- tagline doesn’t lie: this movie is a love story alright. it’s about love and all kinds of it: unselfish love. selfish love. friend love. romantic love. transcendent love. virtual (?) love. self-love. human-human love. human-artificial intelligence love. love in its many phases and dichotomies – burning/fading, clinging/recoiling. the main character, theo, is very lovable and you can FEEL how much he wants to love but is scared to. you see him love through three relationships: catherine, amy and sam… and they were all lovely – full of vulnerability and strength displayed by all of the characters.
- just for the record, i’m in the camp that is totally down with the human-os love. its very hard to argue that the feelings, conversations, evolution that came out of sam and theo’s relationship weren’t “real” or at the least, meaningful. what i love about this movie is how convincingly it breaks open the idea of the infinite ways love can be defined/validated/experienced. it was sad to see both theo and sam each fall out of phase/retreat from the relationship just like it was nice to see them each be all wistful and excited about life and each other as they fell in love.
- love and permanence, love and expansiveness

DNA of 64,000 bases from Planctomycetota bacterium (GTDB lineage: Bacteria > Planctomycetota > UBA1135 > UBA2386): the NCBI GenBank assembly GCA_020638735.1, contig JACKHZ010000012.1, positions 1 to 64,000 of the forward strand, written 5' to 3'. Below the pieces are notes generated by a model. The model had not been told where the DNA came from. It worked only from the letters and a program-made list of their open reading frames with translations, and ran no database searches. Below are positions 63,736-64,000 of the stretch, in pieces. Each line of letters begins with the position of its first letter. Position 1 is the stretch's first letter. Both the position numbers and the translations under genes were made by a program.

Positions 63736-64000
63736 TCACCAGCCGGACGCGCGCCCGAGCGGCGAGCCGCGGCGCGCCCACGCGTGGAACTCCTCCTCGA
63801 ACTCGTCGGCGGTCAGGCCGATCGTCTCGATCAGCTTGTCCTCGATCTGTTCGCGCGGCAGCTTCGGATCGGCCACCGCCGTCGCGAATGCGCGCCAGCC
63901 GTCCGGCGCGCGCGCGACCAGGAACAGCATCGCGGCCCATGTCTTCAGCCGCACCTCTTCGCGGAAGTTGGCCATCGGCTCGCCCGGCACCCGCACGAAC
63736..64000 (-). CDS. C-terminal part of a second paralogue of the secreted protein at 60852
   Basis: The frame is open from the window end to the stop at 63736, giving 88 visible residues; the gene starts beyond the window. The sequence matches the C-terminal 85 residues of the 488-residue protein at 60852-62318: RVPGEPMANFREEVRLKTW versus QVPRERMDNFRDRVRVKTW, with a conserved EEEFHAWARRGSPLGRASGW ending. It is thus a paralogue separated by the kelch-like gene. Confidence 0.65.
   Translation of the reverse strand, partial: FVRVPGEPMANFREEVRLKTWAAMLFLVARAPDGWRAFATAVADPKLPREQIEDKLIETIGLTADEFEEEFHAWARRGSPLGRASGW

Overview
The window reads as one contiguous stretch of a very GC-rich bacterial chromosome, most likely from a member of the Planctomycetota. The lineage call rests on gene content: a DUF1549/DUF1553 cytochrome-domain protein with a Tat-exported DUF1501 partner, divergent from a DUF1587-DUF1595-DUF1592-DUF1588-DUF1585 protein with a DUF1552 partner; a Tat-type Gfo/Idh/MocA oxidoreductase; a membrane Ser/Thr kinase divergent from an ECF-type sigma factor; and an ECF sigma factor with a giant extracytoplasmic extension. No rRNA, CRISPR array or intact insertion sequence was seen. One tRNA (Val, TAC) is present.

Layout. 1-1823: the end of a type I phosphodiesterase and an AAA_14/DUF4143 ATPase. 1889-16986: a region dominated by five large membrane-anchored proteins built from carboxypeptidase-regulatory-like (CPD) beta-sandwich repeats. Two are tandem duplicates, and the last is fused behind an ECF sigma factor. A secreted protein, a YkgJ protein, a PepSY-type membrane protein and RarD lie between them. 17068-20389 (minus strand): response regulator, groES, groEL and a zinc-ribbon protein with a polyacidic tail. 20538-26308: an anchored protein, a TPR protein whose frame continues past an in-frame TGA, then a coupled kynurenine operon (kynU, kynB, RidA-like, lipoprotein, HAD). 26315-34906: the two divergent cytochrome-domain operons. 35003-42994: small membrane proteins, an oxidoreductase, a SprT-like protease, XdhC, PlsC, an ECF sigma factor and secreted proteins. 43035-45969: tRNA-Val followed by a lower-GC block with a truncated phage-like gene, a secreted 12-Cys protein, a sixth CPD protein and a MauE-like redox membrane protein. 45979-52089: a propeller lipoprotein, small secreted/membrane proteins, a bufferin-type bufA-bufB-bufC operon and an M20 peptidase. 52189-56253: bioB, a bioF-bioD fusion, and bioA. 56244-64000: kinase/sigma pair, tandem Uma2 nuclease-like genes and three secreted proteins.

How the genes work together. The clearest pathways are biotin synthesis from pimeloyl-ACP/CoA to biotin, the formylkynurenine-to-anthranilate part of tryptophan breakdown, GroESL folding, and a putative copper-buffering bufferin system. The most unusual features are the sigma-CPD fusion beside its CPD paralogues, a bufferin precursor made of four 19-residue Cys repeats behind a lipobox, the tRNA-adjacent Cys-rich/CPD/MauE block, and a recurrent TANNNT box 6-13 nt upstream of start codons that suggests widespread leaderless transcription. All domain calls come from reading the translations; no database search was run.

- “you’re mine and you’re not mine”
She takes me by the hand
Turning, twisting, tumbling
Her jiggly laughter ripples through my ribcage
I get dizzy and plead
Please no more spinning
We lie in a messy heap
Fluffy carpet, silky hair, the intoxicating smell of baby shampoo
Her upside down eyes tantalize
Up we go again
But not before I plant a delicious kiss
On her toasty cheek
You win a contest to build your dream home. Draft the plans.
Big (ceiling-high) windows and cozy furniture. Matte hardwood floors but there are some carpeted areas for some fluffy respite and general rolling around. Doesn’t need to be too big, just spacious; lots of hidden nifty storage to help de-clutter and minimize but not to the point where it looks almost clinical.
IKEA. Love Your Home.
(What? What is this random IKEA plug doing here?!)
Essentially, my dream home is uninspired but I’m totally OK with that. I’m totally OK with it being pulled out of an IKEA catalogue. Personal touches will surely be added along the way: paint colours, library books, photos, smell, etc.
I have always wanted a multi-level home since childhood and have a sneaking suspicion that this comes from playing with this dollhouse I had. The staircase must somehow be unique. Kitchen must have lots of cupboards and an island or a counter to which I can pull up stools. Den’s landmark: insanely comfortable couch that hugs you. It would also be one of the carpeted rooms because I like watching TV from the floor.